A microsampling method for genotyping coral symbionts
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Genotypic characterization of Symbiodinium symbionts in hard corals has routinely involved coring, or the removal of branches or a piece of the coral colony. These methods can potentially underestimate the complexity of the Symbiodinium community structure and may produce lesions. This study demonstrates that microscale sampling of individual coral polyps provided sufficient DNA for identifying zooxanthellae clades by RFLP analyses, and subclades through the use of PCR amplification of the ITS-2 region of rDNA and denaturing-gradient gel electrophoresis. Using this technique it was possible to detect distinct ITS-2 types of Symbiodinium from two or three adjacent coral polyps. These methods can be used to intensely sample coral-symbiont population/communities while causing minimal damage. The effectiveness and fine scale capabilities of these methods were demonstrated by sampling and identifying phylotypes of Symbiodinium clades A, B, and C that co-reside within a single Montastraea faveolata colony.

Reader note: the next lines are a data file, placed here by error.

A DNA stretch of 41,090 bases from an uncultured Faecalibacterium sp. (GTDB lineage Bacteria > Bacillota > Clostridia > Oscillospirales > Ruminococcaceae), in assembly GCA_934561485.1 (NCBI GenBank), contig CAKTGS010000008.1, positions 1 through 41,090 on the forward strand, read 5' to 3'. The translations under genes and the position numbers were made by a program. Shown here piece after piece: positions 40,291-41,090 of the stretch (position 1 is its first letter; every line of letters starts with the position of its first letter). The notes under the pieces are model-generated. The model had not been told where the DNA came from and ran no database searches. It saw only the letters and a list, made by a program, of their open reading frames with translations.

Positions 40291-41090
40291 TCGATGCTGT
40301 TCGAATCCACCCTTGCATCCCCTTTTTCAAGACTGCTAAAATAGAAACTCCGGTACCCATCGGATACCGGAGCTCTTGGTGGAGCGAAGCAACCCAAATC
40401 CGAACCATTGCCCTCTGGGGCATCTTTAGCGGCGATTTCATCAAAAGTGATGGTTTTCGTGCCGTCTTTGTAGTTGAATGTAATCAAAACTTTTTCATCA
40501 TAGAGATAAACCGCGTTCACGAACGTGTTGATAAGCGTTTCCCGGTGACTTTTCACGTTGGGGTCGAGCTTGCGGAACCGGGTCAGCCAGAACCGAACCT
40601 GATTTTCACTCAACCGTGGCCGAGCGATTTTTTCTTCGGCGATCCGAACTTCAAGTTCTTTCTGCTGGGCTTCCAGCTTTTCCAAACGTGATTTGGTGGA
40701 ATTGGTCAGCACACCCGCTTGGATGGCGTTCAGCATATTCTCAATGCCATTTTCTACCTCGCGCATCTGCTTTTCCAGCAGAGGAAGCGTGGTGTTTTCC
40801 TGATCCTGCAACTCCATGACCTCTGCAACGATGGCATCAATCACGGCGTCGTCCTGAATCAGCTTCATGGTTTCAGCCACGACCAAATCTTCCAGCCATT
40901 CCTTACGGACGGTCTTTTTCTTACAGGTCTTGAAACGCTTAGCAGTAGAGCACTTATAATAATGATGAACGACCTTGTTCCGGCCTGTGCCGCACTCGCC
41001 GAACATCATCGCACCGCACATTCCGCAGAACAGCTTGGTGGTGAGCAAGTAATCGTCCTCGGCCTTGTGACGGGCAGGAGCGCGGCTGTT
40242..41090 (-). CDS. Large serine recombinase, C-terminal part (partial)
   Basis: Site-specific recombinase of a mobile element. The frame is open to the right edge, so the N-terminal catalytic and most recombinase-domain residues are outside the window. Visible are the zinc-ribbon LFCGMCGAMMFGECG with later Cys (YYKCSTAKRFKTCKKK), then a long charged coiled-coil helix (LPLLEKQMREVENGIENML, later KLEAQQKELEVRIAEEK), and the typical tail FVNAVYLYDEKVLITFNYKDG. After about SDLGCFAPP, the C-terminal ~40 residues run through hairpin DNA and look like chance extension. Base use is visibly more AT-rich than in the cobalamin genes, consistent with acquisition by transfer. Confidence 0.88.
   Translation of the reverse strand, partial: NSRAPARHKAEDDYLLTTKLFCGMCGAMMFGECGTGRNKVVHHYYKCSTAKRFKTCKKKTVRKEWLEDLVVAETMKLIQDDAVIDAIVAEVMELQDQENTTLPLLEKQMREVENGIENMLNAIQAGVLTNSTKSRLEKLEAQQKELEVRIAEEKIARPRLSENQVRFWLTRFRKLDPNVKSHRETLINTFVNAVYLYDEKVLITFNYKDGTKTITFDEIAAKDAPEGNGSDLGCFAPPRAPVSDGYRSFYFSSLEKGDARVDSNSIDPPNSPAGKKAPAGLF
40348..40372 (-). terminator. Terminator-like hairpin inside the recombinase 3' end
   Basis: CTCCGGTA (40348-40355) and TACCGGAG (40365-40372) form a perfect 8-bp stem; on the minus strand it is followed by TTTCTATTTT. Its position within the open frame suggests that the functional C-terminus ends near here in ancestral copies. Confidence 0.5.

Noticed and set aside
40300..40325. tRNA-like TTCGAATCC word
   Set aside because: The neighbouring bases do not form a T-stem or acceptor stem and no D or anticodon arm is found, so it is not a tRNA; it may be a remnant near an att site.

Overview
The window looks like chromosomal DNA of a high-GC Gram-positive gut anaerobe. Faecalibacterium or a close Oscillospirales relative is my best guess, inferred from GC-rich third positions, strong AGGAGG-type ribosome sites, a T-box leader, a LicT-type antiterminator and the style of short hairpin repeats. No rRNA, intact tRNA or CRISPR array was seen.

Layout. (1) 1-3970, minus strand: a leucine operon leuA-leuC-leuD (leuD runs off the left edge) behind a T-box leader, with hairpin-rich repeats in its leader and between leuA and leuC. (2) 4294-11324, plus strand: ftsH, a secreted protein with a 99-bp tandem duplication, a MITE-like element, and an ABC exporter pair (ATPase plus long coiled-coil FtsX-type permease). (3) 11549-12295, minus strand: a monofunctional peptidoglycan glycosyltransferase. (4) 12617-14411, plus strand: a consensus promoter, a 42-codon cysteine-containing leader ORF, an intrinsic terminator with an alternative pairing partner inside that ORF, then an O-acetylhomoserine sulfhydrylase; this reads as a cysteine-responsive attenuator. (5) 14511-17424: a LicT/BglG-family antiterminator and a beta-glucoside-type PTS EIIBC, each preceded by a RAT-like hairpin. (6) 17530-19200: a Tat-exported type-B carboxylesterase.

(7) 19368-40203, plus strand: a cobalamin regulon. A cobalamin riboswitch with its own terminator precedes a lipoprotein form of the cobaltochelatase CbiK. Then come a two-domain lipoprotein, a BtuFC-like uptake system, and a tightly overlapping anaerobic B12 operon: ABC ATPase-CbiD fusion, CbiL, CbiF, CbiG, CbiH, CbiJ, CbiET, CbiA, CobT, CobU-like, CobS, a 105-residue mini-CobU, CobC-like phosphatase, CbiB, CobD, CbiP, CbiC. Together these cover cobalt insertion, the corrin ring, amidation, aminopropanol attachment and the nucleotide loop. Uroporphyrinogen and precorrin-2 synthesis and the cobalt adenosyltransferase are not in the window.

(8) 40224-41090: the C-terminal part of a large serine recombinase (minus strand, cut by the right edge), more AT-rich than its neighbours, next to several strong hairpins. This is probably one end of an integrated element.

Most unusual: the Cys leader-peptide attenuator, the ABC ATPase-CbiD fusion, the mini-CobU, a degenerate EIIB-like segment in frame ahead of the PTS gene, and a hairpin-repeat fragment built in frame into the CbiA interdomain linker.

KeywordsSymbiodinium Coral sampling Zooxanthellae Microhabitat Symbiosis Genotyping
We would like to thank Brigitte Bruns, Daniel Thornhill, Jennifer McCabe Reynolds, Robin Smith, Randi Rotjan, Meredith Meyers, Xavier Hernandez-Pech, John Ware and Gordon Hendler for their laboratory, diving and field assistance. Special thanks to Scott Santos for discussions inspiring development of these techniques. This work was supported by the World Bank Center of Excellence Coral Bleaching Working Group and National Science Foundation grant NSF-0137007 to W.K. Fitt and G.W.Schmidt.
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